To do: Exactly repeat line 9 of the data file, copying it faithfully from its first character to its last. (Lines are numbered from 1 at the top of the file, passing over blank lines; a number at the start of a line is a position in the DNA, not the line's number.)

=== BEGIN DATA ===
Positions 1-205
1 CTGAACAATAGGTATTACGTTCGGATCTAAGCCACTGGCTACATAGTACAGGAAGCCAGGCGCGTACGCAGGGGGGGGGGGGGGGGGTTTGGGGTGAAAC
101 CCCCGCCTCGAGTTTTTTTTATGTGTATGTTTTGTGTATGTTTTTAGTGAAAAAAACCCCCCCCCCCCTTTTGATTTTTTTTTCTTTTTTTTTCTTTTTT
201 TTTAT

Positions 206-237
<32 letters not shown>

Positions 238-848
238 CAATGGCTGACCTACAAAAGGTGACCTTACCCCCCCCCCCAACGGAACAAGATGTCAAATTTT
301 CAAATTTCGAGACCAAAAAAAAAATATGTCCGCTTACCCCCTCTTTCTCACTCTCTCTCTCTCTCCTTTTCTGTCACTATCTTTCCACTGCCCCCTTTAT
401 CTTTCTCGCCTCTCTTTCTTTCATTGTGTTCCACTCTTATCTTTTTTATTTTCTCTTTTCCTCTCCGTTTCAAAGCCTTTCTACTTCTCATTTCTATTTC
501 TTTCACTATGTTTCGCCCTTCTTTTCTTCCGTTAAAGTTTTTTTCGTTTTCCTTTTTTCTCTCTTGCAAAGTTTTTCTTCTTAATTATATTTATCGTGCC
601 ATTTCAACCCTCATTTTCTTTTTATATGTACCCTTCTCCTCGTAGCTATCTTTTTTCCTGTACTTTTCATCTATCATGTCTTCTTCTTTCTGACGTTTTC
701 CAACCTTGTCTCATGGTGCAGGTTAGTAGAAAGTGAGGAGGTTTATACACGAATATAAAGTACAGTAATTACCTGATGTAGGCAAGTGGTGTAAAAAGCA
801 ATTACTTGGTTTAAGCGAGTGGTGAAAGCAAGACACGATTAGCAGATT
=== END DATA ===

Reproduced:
301 CAAATTTCGAGACCAAAAAAAAAATATGTCCGCTTACCCCCTCTTTCTCACTCTCTCTCTCTCTCCTTTTCTGTCACTATCTTTCCACTGCCCCCTTTAT